By definition, a pioneer breaks new ground and leads the way. KTM fits that description, not by playing with crazy innovation that borders on the weird science stuff, but by modernizing and refining its engineering concepts; the company has never been scared of tapping into a fringe market or breaking rules in the process. This 450 SX-F is just the next logical step for KTM and its plan for conquering the most competitive class in motocross.One look and you can see this SX-F began on a clean sheet of paper. Everything is fresh from the ground up and designed strictly for MX, as KTM sees it. The biggest news is the absence of a kickstarter, as it has only electric starting. KTM is hedging its bets with the inclusion of two batteries, a 3 and a spare 4 amp/hour battery, the larger, 1-pound heavier battery for those cold mornings when you might need some extra cranking juice. Following that is a completely new engine. KTM has been running the top end on the old lower end on selected race bikes for some time to get it tuned and flowing the way the company saw fit. Sitting on top of the new cases, it is one of the most compact engines, looking more a 250F than a 450.Inside the major aluminum castings, the engine is designed to be very rigid for high-rpm running, especially the head. Everything from the dual counterbalancers to the cam drive system is built to be stable and to multitask as much as possible. For instance, their drive gears not only double as counterbalancers, one on each side of the motor, but also act as the coolant impeller gear and drive the cam chain. From there, the cam chain leads to another intermediate gear, like on the KTM 950 motor, which in turn spins the cams, making for a shorter and straighter cam chain. This valve-train setup means maintenance is easier and there is less variance than with a chain-only, especially at crazy, rev-limiter rpm. Two oil pumps suck from a sump below the crank. Oil is channeled internally to the cams, crank and spilled off into the transmission. A single filter and a screen provide debris protection. Now there is quick access to the clutch and all the darker-colored covers are made from magnesium. The transmission is using a new gear changing and shift fork system about which KTM isn’t making much noise, and we’ll have to see it apart to grasp it, but it must be compact.The chassis design is centered on a chrome-moly frame. It uses a traditional centered backbone and goes to oversize oval lateral tubes that are more angled. The lower tubes are hexagonal, not round. The cast-aluminum swingarm is tuned for the linkageless PDS shock and has some of the stoutest chain guide hangers we’ve ever seen. Now the WP PDS shock is laid down further, has a more progressive curve and, since it is longer, has more control of the stroke with valving. The spring is also significantly lighter in rate, now a 6.6kg/mm down from the old 8.6kg/mm. Up front, the new fork hides a lot inside. It has nitrogen-filled bladders and a smaller 12mm cartridge tube, working more like a shock damping system inside of the fork leg. Shorter and lighter springs are used, and they are attached by the super-adjustable KTM triple clamp with two offset positions, 18 and 20mm, plus four handlebar positions.The plastic will draw instant attention, and we’re sure the AMA is going to have a fit with the sidepanels (or lack of them). First, the riding position is engineered around having the fuel as low and, more important, centered as possible. And thinness wasn’t the first priority, either; fit was, giving the rider something to hang onto with his or her knees when sitting and standing. The seat has a very flat layout, and though higher in the middle, it is lower in the rear of the bike. The footpegs are a bit higher than on other bikes, but overall, especially at the footpegs, the bike feels thin. The brake pedal is no longer hard to find, and the seemingly high placement of the bar in reality gives a roomy feel.You’ll never complain about electric starting, as long as it works. And we damaged our lighter battery somehow (most likely a cracked cell, as it held a charge but without any cranking power), and it did fail after a couple of track days. So we hooked up the heavier battery supplied with the bike and never looked back. The biggest problem with the electric starting was the number of test riders who burned their gloves reaching for the nonexistent kickstarter. Out in the woods, it is good to have a backup, but at the MX track, it’s not a real issue-that missing kickstarter was longed for the way a flat tire would be.Once running, the new RF4 engine has a snap and crispness to it that make the old SOHC RFS motor seem, well, enduro. Just like the 250 SX-F but one step further. There is a little mechanical whine-blame the spinning gears. The 41mm Keihin carb was jetted spot-on for warm temperatures and for altitudes up to 4000 feet. Yet with all this talk of the improved power, KTM didn’t forget to make the motor smooth. Even when boasting extremely high peak-horsepower numbers (which we believe), it feels like the numbers on the bottom are in line, if not a little less than some of the other bikes. The bottom and midrange are linear and progressive, with plenty of torque to pull a gear high or lug around the track. You can ride in the low rpm range and use big throttle openings without the consequence of bog or the bike ripping out of your hands. Run it up onto the top and the bike really begins to come alive, as there is such a big surge and pull that hitting the rev-limiter is pretty rare. In fact, we found the biggest shortcoming of the four-speed gearbox was rough high-speed straights when you were pinned. The bike wanted to lift the front wheel when you’d have shifted and run at a lower rpm (and less power) on a five-speed bike. Inside the ignition box, there is a second curve-less aggressive on the top-end, activated by disconnecting a wire or through a KTM Hard Parts switch. We tried it and didn’t notice much difference. There isn’t a problem pulling the gaps as the gear ratios are typically what second through fifth would be, just geared lower in the final drive to shift down the ratios. A couple things are for sure: This bike revs, is willing to rev and makes boatloads of power up top for the rider twisting the throttle. It will surely be an easy transition for a 250F rider.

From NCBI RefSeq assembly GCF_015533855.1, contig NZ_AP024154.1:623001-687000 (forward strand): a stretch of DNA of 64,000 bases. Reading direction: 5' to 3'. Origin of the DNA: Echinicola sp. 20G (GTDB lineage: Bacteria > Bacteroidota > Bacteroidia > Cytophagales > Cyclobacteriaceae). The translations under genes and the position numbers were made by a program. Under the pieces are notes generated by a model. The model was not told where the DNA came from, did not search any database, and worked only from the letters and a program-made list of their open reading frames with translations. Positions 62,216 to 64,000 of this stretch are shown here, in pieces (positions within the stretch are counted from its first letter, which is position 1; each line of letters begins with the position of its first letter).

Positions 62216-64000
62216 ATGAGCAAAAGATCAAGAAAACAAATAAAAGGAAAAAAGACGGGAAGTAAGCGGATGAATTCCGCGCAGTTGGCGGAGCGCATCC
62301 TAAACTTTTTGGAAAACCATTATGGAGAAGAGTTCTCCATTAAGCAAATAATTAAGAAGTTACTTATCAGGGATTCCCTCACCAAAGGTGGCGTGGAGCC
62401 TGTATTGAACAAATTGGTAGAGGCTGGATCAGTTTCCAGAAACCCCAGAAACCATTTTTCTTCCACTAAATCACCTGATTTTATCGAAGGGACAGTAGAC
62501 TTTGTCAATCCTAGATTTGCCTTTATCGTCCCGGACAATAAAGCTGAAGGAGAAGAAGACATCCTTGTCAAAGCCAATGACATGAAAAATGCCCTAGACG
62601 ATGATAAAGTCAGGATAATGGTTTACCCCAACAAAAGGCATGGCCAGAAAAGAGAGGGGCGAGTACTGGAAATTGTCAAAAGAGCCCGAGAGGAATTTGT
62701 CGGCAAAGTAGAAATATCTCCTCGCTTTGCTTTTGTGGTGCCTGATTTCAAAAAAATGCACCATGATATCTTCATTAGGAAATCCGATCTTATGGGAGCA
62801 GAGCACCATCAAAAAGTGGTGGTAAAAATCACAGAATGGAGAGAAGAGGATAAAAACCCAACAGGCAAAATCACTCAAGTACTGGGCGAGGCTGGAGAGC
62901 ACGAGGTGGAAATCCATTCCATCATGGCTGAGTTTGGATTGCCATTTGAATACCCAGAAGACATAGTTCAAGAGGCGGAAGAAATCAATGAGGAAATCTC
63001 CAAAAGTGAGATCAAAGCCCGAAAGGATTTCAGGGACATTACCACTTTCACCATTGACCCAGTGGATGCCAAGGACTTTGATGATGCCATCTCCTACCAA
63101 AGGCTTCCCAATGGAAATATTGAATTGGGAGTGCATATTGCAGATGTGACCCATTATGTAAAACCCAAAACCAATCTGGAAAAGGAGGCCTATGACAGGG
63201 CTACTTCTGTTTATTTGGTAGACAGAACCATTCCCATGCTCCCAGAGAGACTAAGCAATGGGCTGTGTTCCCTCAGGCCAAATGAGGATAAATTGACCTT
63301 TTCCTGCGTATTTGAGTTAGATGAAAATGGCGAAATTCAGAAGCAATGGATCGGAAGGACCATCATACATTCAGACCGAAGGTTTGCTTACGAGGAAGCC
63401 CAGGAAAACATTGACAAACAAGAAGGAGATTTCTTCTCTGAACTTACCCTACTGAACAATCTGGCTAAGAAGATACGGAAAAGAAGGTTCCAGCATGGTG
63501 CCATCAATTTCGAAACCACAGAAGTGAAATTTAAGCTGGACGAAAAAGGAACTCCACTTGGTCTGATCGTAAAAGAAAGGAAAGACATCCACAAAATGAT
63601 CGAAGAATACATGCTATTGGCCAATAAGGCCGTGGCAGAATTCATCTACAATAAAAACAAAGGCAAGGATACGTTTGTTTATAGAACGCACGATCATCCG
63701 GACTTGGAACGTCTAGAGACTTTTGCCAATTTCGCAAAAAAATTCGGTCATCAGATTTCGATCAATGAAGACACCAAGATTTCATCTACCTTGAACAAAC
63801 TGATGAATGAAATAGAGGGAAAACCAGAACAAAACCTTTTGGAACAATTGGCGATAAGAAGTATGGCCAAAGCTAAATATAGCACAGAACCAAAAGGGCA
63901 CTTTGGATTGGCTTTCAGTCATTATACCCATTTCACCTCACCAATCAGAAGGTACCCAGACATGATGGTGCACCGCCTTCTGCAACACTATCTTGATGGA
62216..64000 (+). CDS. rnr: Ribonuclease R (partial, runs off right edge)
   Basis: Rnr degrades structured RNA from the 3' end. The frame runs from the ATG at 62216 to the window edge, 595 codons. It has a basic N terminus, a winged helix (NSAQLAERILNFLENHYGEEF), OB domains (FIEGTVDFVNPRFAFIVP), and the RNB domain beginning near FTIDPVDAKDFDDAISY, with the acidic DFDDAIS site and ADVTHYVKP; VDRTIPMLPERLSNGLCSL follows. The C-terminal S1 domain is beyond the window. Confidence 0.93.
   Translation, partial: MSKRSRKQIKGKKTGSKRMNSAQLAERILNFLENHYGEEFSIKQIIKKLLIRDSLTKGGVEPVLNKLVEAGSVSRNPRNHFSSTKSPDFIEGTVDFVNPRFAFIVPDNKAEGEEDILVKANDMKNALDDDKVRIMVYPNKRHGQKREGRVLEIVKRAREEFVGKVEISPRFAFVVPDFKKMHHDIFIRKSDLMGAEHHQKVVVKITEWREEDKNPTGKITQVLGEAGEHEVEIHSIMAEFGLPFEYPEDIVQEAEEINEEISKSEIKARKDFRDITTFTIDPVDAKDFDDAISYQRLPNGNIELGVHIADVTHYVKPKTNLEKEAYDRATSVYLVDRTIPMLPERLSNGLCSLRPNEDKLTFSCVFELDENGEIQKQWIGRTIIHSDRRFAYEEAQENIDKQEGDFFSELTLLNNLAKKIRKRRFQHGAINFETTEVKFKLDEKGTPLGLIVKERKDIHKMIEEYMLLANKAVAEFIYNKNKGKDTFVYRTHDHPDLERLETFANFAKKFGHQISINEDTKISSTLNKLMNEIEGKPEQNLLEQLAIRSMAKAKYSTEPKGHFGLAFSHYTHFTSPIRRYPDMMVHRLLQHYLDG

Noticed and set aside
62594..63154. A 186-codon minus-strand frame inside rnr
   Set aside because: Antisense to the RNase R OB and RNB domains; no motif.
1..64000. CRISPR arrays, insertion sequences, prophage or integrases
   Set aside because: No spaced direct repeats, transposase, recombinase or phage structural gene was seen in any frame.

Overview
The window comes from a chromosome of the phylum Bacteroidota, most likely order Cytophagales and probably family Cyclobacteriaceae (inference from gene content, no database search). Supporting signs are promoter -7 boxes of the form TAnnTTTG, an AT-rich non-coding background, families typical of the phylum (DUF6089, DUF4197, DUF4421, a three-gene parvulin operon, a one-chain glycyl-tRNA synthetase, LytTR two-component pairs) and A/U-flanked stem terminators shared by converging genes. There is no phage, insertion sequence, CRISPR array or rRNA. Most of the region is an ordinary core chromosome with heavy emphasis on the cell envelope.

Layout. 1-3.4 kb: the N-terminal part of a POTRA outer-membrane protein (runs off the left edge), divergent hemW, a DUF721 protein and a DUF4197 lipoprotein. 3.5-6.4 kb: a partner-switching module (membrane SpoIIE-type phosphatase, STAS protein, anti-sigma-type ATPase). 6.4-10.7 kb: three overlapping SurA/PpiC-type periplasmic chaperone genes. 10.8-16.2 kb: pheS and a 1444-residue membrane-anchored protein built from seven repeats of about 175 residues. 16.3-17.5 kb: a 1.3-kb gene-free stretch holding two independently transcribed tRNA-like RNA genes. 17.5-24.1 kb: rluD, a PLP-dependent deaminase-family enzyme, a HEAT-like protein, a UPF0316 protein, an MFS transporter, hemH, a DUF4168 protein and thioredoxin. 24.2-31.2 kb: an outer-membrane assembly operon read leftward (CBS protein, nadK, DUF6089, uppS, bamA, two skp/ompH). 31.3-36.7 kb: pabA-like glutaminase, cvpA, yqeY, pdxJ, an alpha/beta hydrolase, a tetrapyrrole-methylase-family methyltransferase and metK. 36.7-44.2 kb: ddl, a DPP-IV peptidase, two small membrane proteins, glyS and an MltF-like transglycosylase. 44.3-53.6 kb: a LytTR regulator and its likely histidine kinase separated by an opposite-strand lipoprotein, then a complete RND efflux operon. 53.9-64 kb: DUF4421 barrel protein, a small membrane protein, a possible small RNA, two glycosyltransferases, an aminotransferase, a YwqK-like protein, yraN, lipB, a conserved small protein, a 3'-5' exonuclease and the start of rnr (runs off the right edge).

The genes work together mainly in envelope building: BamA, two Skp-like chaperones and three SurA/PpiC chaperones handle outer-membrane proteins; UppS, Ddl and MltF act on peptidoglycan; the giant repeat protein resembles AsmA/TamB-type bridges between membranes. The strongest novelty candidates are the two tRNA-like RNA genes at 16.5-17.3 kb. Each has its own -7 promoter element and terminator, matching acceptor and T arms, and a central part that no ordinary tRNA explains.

The clutch pull isn’t the lightest, but it does get the job done when stretching those tight corners into a third-gear job. And it has good, biting engagement. At the majority of tracks we tested on, the bike worked mostly in third and fourth, prompting us to try a 51-tooth rear sprocket, which it pulled easily. We think on faster tracks a 50-tooth isn’t out of the question. As when riding most four-speeds, have sprockets handy. Shifting was solid the whole time we were on the bike, from full-throttle upshifts to bringing it down into the turns. And the compression braking on a single downshift wasn’t an issue, just some good trail braking, but double downshifts before slowing are a little harsh.The bike has a slightly tall feel the first moments you are on it. Riders were split between whether the bike felt long or short, but it is way more along the lines of the four Japanese brands than in the past. The riding position is flatter than it was previously, both leading up onto the tank and getting back on the rear of the bike, making it easy to move around on. The tank, sidepanels and shrouds are never too wide and grip well, especially standing. The chassis seemed to fit most riders, but we had taller guys who thought it was plenty roomy and some shorter riders who felt a little cramped. The distance from the footpeg to the seat top is approximately 11/42 inch shorter than on most bikes, which could account for those with longer legs feeling the pinch. There is always the option of moving the handlebar forward, as ours was in the second position for the duration of the test.Suspensionwise, the KTM also makes headway, first in plushness, especially once the fork breaks in, then in bottoming resistance, especially in the rear compared with older SXs. Now using a lighter spring and more valving control, the shock might not span the wide range of rider weights it used to, but once dialed, it gets the job done. For our riders ranging between 160 and 185 pounds, we set the bike-only sag at 35mm (which translated to 107-115mm with rider) and were pretty pleased. We ended up going a couple of clicks stiffer on low-speed compression and added one-eighth and one-sixteenth turn of high-speed compression. This actually held the bike higher and made the shock plusher in the initial travel. A stiffer 6.9kg/mm spring makes a positive improvement for riders above 185 pounds, keeping the shock from packing in the midstroke. Ditto for the front, go stiffer, in most cases two to six clicks depending on the track. The bike really responds to fork tuning, and it is real easy to dial it in, particularly the character of the ride in the turns. On hard-packed turns, tightening (slowing) the fork rebound damping held the bike better in turns.Stability hardly came up, even on fast, rough straights where older KTMs seemed to put a lot more weight on the front wheel, making them a lot more prone to shaking. And as for any kicking on bumps, largely a setup issue on older shocks, trying to minimize bottoming didn’t bother us one bit. For sure, the range of progression on the shock is boosted. We could bottom the fork, it was never serious; a higher oil level or additional nitrogen pressure in the fork bladder should boost resistance. The bike flicks around in the air way easier than before, and the steering effort is just as light as it used to be, one of the reasons riders got the impression that the KTM felt so light.So what’s wrong with the bike? Well, we’re sure putting three-digit numbers on the bike will be fun and scoring them even harder-good thing electronic transponders are all the rage. There isn’t a choice place to grab the bike to throw it on a stand. The nonpipe side provides a good spot, but that puts you, and your fine pants, up against a hot muffler-bad. Stalling was a bit more common on this bike than in the past; it feels like the flywheel is a little on the light side. It isn’t the problem it would be if we had to kickstart the SX-F, but stalling is stalling nonetheless. The brakes are the strongest you’ll find on a production bike, and even after you get used to them, they can be too strong. Either that or they are just the best brakes on the market and we aren’t good enough riders to use them properly, but nevertheless, every rider noticed the strong brakes. We got the rear tire to rub on the muffler, and the front tire grinds on the fender when it bottoms and flexes, also touching the exhaust header on severe nose landings. The chain needed adjusting every three motos, and it is still stretching. We’ll bet taking out a link or two could really tighten up the handling with a slightly shorter wheelbase. On our last day on the bike, 215-pounder Steahly bottomed the bike hard enough to pop the front tube. And on the next ride, Lewis blew up the rear wheel, breaking (stretching apart) more than five spokes. KTM had experienced spoke issues a few years ago, and it is looking into its spoke manufacturer now.As always, we’re baiting the hook for the upcoming shootout to see where this bike really stands, because that is truly the only way to tell. But we can definitely say that this is the best KTM motocross bike we’ve ridden to date, and it can only get better as KTM further refines the new chassis, suspension and engine. Lots of little things in the settings, especially in regard to the suspension, could make this bike even better. Every test rider was impressed after riding the bike, and that is a first in our dealings with KTM motocross bikes.